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The IoT gateway next door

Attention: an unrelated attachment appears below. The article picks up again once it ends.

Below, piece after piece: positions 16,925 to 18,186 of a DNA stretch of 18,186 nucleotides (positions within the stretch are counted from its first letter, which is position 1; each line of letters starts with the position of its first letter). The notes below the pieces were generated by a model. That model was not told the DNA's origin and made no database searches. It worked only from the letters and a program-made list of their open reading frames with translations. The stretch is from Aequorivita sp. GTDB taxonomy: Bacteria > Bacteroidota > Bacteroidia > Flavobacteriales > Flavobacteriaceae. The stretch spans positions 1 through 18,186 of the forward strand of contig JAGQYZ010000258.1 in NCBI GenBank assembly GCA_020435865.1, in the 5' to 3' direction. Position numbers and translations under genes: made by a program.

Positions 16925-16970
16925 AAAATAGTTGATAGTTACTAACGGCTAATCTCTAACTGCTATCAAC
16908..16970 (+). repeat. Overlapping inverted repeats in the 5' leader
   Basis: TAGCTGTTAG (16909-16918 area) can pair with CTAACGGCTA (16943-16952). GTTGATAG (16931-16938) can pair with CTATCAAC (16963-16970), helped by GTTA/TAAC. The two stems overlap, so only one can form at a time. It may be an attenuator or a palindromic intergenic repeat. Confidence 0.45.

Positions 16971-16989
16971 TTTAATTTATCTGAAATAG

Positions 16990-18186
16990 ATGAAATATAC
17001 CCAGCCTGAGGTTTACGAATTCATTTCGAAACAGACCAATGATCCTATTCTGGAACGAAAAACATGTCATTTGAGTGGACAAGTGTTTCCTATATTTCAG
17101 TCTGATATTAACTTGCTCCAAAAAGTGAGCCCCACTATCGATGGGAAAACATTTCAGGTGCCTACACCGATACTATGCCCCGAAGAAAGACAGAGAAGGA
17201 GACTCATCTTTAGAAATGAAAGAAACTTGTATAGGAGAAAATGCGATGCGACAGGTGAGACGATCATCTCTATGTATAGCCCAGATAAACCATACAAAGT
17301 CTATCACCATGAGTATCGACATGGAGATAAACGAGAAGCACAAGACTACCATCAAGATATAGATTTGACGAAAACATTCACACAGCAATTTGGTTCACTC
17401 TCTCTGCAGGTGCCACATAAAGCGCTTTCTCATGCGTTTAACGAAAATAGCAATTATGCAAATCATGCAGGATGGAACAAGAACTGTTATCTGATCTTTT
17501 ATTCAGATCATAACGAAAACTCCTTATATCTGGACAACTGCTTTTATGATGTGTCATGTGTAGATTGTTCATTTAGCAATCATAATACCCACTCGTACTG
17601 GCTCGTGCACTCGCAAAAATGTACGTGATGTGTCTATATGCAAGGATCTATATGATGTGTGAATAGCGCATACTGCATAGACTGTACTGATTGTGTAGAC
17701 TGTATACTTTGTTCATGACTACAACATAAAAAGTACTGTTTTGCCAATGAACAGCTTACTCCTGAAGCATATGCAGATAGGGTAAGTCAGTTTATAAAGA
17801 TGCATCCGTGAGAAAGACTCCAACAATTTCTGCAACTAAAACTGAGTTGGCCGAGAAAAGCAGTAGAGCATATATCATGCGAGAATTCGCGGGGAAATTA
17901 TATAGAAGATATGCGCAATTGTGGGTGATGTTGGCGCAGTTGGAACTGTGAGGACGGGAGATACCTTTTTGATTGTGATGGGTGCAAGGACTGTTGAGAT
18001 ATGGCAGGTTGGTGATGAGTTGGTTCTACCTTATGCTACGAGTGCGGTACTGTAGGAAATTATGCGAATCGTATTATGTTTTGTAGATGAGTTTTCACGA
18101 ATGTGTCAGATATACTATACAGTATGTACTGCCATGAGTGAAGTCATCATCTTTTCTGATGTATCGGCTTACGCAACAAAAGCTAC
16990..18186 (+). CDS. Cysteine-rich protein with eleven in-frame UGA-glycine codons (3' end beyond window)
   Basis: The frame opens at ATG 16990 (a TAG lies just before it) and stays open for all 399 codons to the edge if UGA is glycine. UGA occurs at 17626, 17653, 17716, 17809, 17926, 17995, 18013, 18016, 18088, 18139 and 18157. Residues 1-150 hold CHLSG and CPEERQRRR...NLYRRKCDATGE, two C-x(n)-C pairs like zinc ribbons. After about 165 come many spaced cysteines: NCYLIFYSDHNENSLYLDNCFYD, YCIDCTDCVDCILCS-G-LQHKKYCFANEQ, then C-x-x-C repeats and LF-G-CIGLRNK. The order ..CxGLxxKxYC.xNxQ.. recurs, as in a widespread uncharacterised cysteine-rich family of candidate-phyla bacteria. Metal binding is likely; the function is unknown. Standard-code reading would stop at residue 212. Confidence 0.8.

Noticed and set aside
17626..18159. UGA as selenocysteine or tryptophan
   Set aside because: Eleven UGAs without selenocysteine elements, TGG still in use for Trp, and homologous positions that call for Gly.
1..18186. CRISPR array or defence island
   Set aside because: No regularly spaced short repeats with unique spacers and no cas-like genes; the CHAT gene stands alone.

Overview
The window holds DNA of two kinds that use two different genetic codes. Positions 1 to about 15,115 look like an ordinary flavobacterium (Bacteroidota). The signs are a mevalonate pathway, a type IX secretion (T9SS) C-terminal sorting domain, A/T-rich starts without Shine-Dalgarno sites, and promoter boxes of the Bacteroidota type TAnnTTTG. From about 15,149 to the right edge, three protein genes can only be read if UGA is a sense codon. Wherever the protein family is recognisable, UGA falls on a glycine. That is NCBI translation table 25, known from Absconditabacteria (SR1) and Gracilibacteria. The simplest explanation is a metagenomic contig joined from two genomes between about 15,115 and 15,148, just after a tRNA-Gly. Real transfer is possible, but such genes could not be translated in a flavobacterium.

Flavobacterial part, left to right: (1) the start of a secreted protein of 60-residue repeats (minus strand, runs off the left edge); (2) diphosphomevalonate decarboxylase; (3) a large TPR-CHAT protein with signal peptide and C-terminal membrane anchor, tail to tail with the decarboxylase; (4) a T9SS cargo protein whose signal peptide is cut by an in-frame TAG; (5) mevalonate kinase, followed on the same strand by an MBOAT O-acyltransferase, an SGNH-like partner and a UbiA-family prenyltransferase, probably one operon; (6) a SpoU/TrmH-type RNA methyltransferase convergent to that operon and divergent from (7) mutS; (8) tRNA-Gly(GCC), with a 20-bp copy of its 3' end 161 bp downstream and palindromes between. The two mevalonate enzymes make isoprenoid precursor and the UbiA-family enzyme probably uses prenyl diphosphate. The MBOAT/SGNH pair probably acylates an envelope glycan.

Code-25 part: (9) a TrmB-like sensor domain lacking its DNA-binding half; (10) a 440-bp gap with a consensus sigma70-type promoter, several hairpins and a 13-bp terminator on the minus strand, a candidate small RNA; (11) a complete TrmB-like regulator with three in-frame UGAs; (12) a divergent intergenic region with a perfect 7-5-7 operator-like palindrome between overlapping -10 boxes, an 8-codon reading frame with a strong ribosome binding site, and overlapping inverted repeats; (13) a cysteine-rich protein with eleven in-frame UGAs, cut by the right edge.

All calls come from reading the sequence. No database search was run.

Internet of things products are small, networked and unfortunately have almost always little or no security. Sometimes this is down to a lack of willingness by the manufacturer but it is also partly due to the nature of the product – small and light also means that these devices have few resources for complex security features such as encryption and packet inspection. This leads to vulnerabilities, numerous attack vectors and ultimately to a bot device which can be abused by almost anyone. Following the latest large-scale attacks that primarily use IoT devices as a digital army there is a loud demand from those who want more legislation and governments to get involved. In a hearing before the Committee on Energy and Commerce of the US House of Representatives, the security guru Bruce Schneier stated that “catastrophic risks” would arise through the proliferation of insecure technology on the Internet.